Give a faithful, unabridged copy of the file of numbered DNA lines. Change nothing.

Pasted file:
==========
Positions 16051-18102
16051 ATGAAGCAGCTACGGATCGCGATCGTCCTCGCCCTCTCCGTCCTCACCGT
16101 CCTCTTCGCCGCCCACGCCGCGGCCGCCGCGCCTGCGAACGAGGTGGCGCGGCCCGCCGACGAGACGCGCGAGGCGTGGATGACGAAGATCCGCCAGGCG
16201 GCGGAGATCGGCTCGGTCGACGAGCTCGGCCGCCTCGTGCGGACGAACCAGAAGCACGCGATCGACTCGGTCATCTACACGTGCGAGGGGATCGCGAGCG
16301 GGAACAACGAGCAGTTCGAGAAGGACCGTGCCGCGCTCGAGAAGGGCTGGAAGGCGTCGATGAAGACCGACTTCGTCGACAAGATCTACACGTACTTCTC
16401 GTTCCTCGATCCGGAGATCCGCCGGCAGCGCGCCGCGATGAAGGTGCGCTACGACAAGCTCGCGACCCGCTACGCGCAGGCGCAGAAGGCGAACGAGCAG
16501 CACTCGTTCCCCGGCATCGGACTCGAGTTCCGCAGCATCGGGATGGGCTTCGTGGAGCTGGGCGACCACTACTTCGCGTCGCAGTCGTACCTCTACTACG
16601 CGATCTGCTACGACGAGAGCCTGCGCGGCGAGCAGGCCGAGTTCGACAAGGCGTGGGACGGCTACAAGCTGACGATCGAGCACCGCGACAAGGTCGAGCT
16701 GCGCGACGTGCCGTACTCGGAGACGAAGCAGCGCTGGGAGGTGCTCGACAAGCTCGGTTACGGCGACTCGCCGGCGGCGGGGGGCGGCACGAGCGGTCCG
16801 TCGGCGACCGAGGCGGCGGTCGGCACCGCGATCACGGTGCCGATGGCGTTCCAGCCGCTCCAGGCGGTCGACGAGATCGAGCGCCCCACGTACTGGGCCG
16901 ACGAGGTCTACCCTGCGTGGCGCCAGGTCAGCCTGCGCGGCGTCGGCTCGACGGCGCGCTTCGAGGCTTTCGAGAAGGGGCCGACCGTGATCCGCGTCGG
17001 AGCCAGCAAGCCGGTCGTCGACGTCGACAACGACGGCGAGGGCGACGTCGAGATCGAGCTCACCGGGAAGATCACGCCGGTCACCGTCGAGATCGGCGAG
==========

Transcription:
Positions 16051-18102
16051 ATGAAGCAGCTACGGATCGCGATCGTCCTCGCCCTCTCCGTCCTCACCGT
16101 CCTCTTCGCCGCCCACGCCGCGGCCGCCGCGCCTGCGAACGAGGTGGCGCGGCCCGCCGACGAGACGCGCGAGGCGTGGATGACGAAGATCCGCCAGGCG
16201 GCGGAGATCGGCTCGGTCGACGAGCTCGGCCGCCTCGTGCGGACGAACCAGAAGCACGCGATCGACTCGGTCATCTACACGTGCGAGGGGATCGCGAGCG
16301 GGAACAACGAGCAGTTCGAGAAGGACCGTGCCGCGCTCGAGAAGGGCTGGAAGGCGTCGATGAAGACCGACTTCGTCGACAAGATCTACACGTACTTCTC
16401 GTTCCTCGATCCGGAGATCCGCCGGCAGCGCGCCGCGATGAAGGTGCGCTACGACAAGCTCGCGACCCGCTACGCGCAGGCGCAGAAGGCGAACGAGCAG
16501 CACTCGTTCCCCGGCATCGGACTCGAGTTCCGCAGCATCGGGATGGGCTTCGTGGAGCTGGGCGACCACTACTTCGCGTCGCAGTCGTACCTCTACTACG
16601 CGATCTGCTACGACGAGAGCCTGCGCGGCGAGCAGGCCGAGTTCGACAAGGCGTGGGACGGCTACAAGCTGACGATCGAGCACCGCGACAAGGTCGAGCT
16701 GCGCGACGTGCCGTACTCGGAGACGAAGCAGCGCTGGGAGGTGCTCGACAAGCTCGGTTACGGCGACTCGCCGGCGGCGGGGGGCGGCACGAGCGGTCCG
16801 TCGGCGACCGAGGCGGCGGTCGGCACCGCGATCACGGTGCCGATGGCGTTCCAGCCGCTCCAGGCGGTCGACGAGATCGAGCGCCCCACGTACTGGGCCG
16901 ACGAGGTCTACCCTGCGTGGCGCCAGGTCAGCCTGCGCGGCGTCGGCTCGACGGCGCGCTTCGAGGCTTTCGAGAAGGGGCCGACCGTGATCCGCGTCGG
17001 AGCCAGCAAGCCGGTCGTCGACGTCGACAACGACGGCGAGGGCGACGTCGAGATCGAGCTCACCGGGAAGATCACGCCGGTCACCGTCGAGATCGGCGAG